One man visited every public ski lift in the U.S. and Canada. This is what he learned.

Lift Blog founder says plenty of places with more moose than skiers still exist.

By pretty much any definition, the Moose Mountain ski hill in the Yukon territory of Canada would not be considered a destination resort.

It only opens for a few months in the winter when there’s enough daylight to see the slope, and then only on weekends and only when one of a handful of volunteers can show up. Skiers and snowboarders have their choice of three runs: one green, one blue and one black. A T-bar run with a diesel engine is the only lift — a generous term, considering users never leave the ground.

Yet last week, Peter Landsman, who spends most of every winter at Wyoming’s Jackson Hole Mountain Resort — with its 133 trails, 13 lifts and affluent international clientele — boarded the first of three flights bound for the far northwest corner of Canada. He then drove another 330 miles through remote wilderness, sometimes on gravel highways and often without cell service, before finally reaching Moose Mountain. It took him five days of travel, he estimates, for what amounted to roughly an hour-long visit.

“It takes serious passion,” Landsman said, “to be in the ski business.”

He was referring to the labor of love it takes to keep Moose Mountain running. But he may just as well have been talking about himself.

With the trip to Moose Mountain, Landsman, the founder of LiftBlog.com, has officially visited every public lift in the United States and Canada. The tally includes more than 3,000 lifts across some 750 ski hills. However, it also encompasses chairlifts, gondolas, aerial tramways and T-bars at non-ski areas, like the gondola through the San Diego Zoo and the Sky Ride at Lagoon in Farmington.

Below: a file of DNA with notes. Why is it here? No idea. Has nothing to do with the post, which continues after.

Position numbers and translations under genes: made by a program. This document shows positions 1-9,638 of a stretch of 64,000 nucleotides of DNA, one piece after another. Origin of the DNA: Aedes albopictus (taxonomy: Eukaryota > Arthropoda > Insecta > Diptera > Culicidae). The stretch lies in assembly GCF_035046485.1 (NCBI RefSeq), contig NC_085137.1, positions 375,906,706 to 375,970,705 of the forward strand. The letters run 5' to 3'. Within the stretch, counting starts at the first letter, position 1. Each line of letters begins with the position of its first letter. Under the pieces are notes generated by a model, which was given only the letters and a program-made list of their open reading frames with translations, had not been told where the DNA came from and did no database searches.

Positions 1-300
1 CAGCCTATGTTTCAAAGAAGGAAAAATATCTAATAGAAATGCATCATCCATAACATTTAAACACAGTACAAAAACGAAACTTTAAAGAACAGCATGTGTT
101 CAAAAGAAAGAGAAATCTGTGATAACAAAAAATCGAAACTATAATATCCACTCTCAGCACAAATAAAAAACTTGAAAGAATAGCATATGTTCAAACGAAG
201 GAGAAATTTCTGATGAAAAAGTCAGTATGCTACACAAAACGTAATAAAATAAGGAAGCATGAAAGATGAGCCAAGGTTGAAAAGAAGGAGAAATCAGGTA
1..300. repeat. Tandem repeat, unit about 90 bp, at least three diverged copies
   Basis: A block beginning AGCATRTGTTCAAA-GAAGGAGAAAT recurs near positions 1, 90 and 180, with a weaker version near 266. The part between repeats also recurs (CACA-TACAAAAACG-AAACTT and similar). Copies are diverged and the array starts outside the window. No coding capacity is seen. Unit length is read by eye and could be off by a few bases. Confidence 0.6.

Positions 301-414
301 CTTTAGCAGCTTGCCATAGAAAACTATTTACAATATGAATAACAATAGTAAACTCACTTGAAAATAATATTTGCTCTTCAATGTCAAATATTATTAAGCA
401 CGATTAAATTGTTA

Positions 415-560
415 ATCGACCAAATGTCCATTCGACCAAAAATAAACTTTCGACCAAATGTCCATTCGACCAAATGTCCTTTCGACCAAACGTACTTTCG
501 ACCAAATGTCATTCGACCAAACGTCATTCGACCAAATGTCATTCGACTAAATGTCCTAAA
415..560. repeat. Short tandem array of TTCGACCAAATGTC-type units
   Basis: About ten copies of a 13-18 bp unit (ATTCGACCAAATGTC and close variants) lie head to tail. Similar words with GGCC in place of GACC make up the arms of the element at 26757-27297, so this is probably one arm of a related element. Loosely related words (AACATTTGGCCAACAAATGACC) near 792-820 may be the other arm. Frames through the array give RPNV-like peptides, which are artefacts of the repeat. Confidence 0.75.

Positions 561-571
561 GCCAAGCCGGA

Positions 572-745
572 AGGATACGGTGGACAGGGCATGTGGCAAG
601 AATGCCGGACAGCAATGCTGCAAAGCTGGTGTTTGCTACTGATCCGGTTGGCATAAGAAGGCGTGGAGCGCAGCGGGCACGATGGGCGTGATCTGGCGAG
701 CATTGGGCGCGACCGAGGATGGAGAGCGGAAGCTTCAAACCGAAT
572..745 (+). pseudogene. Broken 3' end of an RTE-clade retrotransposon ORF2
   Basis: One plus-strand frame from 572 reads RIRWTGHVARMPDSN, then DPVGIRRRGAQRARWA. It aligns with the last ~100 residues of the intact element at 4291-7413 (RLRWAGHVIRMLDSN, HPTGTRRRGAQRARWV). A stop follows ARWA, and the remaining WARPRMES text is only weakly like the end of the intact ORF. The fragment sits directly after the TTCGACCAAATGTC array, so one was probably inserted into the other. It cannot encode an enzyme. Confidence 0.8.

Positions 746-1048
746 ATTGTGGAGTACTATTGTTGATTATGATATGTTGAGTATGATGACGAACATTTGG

And he hasn’t just visited them, he’s researched and documented each one. He takes photos of the bottom and top terminals and any unique features and compiles their histories and statistics, such as their vertical rise and ride times. He then uploads them into the Lift Blog database, which has become an essential tool for ski geeks and industry insiders alike.

(John Howland | Special to the Tribune) Peter Landsman, founder of LiftBlog, caps off his goal of visiting every lift in North America with a trip to Moose Mountain in Canada's Yukon Territory on Friday, June 21, 2024. The endeavor took him to more than 3,000 lifts at 750-plus ski areas over the course of about 30 years.

“On a personal level, I’m impressed by his motivation and being able to pull something like that off,” said Katharina Schmitz, the CEO of liftmaker Doppelmayr. “He’s one of the most knowledgeable lift people out there, and to have access to that information has helped our business quite a lot already.”

Schmitz was among a collection of Utah ski geeks and insiders who surprised Landsman at the gate of his connecting flight last Saturday at the Salt Lake City Airport. They served cake and hauled through security an array of mementos, including a Ski Utah Silver Pass and a massive leather belt embroidered with flowers and affixed with a golden cowbell. Doppelmayr traditionally presents one of the cowbell belts to a resort every time it builds a new lift.

“I was kind of overwhelmed,” Landsman said a few days later. “This has really been a solo thing mostly. So, yeah, to have a whole crowd of people there that I knew, that was pretty cool.”